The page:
Although district courts within the Fourth Circuit are split on the issue, see Weaver v. Colvin, No. 1:10CV582, 2013 WL 3989561, at *11 n.14 (M.D.N.C. Aug. 2, 2013) (collecting cases), Report and Recommendation adopted by 2013 WL 4768178 (M.D.N.C. Sept. 5, 2013), both the Fourth Circuit and courts in this district have consistently remanded cases where the DOT and VE testimony are in conflict. In Shivers v. Colvin, No. 6:12-3381-SB, 2014 WL 1315183 (D.S.C. March 27, 2014), for example, the Court considered whether an ALJ erred in relying on VE testimony when there was an alleged apparent conflict between the plaintiff's RFC and the general education development ("GED") levels of three jobs identified by the VE as work the plaintiff could perform. In that case, the Commissioner argued that the Fourth Circuit Court of Appeals had not addressed the correlation between GED levels and a limitation to simple, routine, repetitive tasks. Id. at *3. In ruling for the plaintiff, the Shivers Court noted that the District of South Carolina had previously found an existing conflict between a GED reasoning level of two and three and a limitation to simple, routine, repetitive tasks. Id. Additionally, in that case, the ALJ never discussed with the VE whether the plaintiff's limitation to simple, routine, and repetitive tasks was compatible with the identified jobs; thus, the Shivers Court found it would be pure speculation to find that the VE considered and resolved that issue. Id.
In a more recent opinion, the District Court of South Carolina adopted the reasoning in the corresponding Report and Recommendation, finding that although the specific issue of whether a GED reasoning level of three is incompatible with the ability to perform "simple, routine, repetitive tasks" has not been considered by the Fourth Circuit Court of Appeals, other courts in this District have repeatedly remanded for further proceedings in similar situations. Christopherson v. Colvin, No. 6:15-4725-JMC, 2016 WL 7223283, at *8-9 (D.S.C. Nov. 18, 2016), Report and Recommendation adopted by 2016 WL 7212785 (D.S.C. Dec. 13, 2016); see also Phillips v. Astrue, No. 3:11-1085-MBS, 2013 WL 353604, at *2 (D.S.C. Jan. 29, 2013) (holding that the Commissioner's position that the plaintiff, who was limited to "'simple, one to two step tasks,'" could perform jobs at GED reasoning levels of two or three was not substantially justified); Reid v. Astrue, No. 6:10-2118-MBS-KFM, 2012 WL 667164, at *12-13 (D.S.C. Feb. 8, 2012) (finding an apparent conflict between the plaintiff's ability to perform simple, routine, repetitive tasks and GED reasoning level of three), Report and Recommendation adopted by 2012 WL 663482 (D.S.C. Feb. 29, 2012); Martin v. Astrue, No. 6:11-1572-TMC-KFM, 2012 WL 4479280, at *15-16 (D.S.C. July 27, 2012) (finding an unexplained potential conflict between GED reasoning levels two and three and the plaintiff's ability to perform no more than unskilled tasks; short, simple instructions; minimal changes in routine; and limited interaction with the public, supervisors, and co-workers), Report and Recommendation adopted by 2012 WL 4482943 (D.S.C. Sept. 27, 2012); Tadlock v. Astrue, No. 8:06-3610-RBH-BHH, 2008 WL 628591, at *10 (D.S.C. Mar. 4, 2008) (remanding so that the VE could give testimony as to whether the plaintiff could perform the recommended jobs, which had a reasoning level of two, considering the plaintiff's inability to do more than simple and routine work).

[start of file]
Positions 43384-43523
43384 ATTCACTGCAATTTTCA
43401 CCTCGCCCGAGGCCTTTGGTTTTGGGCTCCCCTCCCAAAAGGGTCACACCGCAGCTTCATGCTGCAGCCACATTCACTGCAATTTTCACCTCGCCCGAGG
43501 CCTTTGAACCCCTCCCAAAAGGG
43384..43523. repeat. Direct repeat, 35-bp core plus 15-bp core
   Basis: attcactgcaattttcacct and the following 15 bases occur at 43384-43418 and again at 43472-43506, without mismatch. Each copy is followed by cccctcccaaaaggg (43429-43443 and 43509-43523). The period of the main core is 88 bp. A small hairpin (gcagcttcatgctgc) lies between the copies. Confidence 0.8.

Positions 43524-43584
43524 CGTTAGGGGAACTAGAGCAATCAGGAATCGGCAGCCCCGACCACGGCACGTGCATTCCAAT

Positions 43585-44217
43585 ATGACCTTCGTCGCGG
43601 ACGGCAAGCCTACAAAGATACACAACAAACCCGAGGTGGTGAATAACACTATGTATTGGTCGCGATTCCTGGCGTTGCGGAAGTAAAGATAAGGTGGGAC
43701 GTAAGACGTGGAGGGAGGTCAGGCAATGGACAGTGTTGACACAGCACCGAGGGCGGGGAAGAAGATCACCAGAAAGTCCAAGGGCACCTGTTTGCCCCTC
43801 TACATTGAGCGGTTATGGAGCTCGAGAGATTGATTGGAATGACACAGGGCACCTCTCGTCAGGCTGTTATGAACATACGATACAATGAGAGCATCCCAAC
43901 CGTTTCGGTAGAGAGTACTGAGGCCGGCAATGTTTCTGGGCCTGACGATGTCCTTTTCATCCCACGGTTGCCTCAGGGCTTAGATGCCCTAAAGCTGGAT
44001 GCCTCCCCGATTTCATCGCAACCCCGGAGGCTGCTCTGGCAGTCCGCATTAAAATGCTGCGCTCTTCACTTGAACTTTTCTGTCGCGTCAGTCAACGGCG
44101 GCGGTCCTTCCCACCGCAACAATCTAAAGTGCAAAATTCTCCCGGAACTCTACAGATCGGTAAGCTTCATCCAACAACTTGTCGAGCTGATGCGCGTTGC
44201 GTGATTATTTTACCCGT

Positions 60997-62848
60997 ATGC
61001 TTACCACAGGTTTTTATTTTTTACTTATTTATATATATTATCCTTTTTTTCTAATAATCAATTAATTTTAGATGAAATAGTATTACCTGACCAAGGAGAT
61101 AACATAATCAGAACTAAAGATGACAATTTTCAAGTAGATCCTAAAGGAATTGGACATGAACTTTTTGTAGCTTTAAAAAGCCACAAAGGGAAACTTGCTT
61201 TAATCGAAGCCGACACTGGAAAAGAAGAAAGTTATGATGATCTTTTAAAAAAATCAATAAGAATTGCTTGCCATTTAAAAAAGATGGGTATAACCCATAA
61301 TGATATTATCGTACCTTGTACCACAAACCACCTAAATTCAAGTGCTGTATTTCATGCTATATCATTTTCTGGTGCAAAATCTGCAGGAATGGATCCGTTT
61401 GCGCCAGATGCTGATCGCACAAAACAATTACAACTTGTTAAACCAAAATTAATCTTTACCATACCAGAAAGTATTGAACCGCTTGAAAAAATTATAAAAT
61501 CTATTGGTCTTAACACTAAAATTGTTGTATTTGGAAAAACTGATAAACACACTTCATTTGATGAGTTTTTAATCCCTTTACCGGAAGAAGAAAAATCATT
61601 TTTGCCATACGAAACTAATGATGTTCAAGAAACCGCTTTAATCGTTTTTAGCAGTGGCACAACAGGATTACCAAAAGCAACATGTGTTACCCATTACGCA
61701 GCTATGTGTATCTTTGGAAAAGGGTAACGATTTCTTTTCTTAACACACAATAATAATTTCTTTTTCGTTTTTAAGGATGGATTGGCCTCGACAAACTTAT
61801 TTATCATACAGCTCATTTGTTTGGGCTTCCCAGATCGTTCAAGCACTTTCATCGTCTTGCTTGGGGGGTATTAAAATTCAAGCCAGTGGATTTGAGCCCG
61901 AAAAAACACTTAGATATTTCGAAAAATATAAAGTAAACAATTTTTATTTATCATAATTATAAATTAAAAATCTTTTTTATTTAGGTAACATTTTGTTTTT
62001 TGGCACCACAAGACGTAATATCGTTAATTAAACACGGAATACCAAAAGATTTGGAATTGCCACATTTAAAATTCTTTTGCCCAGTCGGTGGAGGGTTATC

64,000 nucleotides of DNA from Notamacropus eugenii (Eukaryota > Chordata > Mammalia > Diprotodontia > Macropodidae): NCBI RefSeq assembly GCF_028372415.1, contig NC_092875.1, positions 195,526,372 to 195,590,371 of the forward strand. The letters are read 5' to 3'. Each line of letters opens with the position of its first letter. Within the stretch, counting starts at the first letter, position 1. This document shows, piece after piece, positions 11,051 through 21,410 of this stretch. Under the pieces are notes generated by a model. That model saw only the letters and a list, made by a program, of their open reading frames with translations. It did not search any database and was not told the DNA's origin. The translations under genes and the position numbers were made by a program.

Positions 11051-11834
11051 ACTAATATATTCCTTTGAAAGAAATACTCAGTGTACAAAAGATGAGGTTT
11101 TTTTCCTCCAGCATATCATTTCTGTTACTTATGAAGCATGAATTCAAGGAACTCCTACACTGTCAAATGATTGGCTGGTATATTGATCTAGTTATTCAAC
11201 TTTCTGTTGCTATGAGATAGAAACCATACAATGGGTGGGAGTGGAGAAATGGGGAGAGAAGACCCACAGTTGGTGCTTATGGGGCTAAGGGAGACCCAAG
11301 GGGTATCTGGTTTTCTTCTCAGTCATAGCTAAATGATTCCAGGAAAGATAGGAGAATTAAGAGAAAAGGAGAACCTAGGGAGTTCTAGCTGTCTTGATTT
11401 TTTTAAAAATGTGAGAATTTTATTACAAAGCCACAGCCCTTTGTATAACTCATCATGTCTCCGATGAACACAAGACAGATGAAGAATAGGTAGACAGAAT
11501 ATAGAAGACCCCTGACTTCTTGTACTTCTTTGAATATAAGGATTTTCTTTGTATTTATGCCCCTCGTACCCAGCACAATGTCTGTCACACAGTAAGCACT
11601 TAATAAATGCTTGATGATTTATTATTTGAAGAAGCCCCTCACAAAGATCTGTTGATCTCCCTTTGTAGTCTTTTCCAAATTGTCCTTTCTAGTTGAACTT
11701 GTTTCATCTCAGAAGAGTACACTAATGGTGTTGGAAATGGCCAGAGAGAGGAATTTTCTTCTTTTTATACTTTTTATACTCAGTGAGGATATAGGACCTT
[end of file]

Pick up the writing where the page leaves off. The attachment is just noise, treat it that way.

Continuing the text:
In Henderson v. Colvin, the Fourth Circuit Court of Appeals considered the situation when an expert's testimony appeared to conflict with the DOT. Henderson v. Colvin, 643 F. App'x 273, 277 (4th Cir. 2016) (unpublished). The Court found that substantial evidence to affirm an ALJ's decision in this situation exists only if the ALJ received an explanation from the expert explaining the conflict, and the ALJ determines that the explanation was both reasonable and provides a basis for his reliance upon the expert's testimony. Id. The Court held that, in that case, that the ALJ failed to meet his burden at Step 5 because the VE's testimony did not provide substantial evidence to show that a plaintiff's RFC would allow him to perform work that existed in significant numbers where there was an "an apparent conflict between an RFC that limits [a claimant] to one-to-two step instructions and GED Reasoning Code 2, which requires the ability to understand detailed instructions." Id.